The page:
• Picking materials: Depending on your budget, aesthetic preferences and regional considerations, you’ll want to pick a material suitable for your roof.
    • Scheduling the replacement: With a roofing company and material in mind, you’ll want to set a date for the replacement. Checking the forecast to schedule the replacement for a day with good weather could be an ideal option.
    • The replacement process: Typically, the actual replacement begins with removing the old roofing material, inspecting the roof deck, making any necessary repairs and installing the new underlayment before applying the roofing material.
    • Cleanup and final inspection: Once the roof is installed, the team will generally clean up debris and make a final inspection to ensure correct installation and that everything adheres to your local building codes.

    Should I stay home during a roof replacement?

    While not mandatory, some homeowners prefer to be around during the process, especially if they have specific concerns or questions. However, be prepared for noise and other disruptions.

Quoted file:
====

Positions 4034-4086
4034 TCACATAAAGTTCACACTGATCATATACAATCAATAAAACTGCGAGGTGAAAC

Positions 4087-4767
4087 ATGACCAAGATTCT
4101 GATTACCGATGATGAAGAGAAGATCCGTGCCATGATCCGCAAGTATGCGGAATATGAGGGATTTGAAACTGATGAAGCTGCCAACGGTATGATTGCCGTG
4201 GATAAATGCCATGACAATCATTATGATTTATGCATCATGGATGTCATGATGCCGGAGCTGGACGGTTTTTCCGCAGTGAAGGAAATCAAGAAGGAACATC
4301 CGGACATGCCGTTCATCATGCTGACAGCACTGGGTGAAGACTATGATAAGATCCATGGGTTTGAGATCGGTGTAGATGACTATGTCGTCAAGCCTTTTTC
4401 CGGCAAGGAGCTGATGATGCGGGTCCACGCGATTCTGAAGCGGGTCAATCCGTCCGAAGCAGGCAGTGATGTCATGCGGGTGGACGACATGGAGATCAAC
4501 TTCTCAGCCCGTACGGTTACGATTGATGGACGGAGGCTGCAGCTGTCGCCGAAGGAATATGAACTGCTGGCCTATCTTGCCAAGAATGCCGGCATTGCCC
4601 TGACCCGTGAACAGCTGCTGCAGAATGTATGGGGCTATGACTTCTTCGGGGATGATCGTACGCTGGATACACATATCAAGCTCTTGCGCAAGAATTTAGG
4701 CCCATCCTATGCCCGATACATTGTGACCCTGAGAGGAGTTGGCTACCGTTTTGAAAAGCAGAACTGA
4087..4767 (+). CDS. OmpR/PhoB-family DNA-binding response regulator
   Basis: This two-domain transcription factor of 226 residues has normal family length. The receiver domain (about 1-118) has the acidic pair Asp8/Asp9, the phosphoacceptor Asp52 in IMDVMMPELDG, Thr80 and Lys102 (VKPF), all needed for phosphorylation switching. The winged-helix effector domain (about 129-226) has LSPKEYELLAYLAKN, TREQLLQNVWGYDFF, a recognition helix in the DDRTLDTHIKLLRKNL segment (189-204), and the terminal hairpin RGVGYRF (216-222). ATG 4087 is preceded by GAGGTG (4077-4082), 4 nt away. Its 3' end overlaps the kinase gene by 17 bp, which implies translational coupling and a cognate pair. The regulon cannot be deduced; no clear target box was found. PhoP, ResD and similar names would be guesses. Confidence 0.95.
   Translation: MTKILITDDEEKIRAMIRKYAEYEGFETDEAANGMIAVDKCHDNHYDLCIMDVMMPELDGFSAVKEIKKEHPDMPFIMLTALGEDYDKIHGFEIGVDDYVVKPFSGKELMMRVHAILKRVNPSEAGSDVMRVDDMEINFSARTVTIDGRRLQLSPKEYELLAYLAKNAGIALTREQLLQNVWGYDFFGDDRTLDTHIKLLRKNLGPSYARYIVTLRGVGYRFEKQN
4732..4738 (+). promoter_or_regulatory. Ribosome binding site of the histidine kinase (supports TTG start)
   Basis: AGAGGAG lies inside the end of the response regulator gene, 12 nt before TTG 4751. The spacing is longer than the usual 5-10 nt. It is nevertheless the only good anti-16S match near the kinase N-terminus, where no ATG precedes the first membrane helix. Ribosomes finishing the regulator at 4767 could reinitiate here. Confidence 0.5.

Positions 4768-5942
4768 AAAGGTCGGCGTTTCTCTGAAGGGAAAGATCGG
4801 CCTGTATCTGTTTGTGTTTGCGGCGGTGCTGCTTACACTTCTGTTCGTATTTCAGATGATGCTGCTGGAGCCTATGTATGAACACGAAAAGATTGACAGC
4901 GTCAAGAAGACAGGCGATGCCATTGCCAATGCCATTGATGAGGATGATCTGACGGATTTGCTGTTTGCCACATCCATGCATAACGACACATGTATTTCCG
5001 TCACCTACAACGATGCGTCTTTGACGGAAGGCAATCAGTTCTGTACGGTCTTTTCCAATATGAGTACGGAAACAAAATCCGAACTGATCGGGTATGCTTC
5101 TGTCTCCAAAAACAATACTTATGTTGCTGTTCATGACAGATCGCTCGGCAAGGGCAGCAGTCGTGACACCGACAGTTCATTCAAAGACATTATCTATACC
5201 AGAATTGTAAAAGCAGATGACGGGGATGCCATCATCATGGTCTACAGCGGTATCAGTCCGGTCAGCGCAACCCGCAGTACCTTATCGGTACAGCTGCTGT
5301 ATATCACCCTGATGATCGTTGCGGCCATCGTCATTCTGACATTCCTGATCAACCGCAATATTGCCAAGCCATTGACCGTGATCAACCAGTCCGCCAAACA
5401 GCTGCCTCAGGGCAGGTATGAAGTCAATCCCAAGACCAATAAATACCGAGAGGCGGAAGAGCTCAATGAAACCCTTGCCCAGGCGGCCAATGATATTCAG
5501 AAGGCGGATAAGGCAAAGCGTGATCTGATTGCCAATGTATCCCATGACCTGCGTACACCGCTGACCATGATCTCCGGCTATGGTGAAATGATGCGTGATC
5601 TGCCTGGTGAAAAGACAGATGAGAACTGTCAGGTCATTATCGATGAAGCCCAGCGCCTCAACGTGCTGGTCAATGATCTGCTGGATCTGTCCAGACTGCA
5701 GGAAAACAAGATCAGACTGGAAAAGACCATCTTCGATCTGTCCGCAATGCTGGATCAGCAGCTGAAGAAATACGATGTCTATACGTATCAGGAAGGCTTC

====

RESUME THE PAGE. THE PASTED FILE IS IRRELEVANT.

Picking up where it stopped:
In summary

    How much does it cost to replace a roof? It varies. Materials, design, age and weather patterns will all factor into how often and how much it costs to replace a roof. But keeping a watchful eye on your roof to spot signature signs of wear and tear can help you get ahead of problems before they worsen, potentially saving you time and money.

    Roof replacement FAQs

    1. Should I replace my own roof or hire a professional?

    Replacing a roof generally involves complexities and potential risks that are best managed by qualified professionals. Roofing requires specific tools, knowledge and expertise to help ensure longevity, functionality and safety. Hiring a qualified professional can go a long way toward a well-installed roof, potentially saving you from costly repairs or replacements down the line due to mistakes or oversights.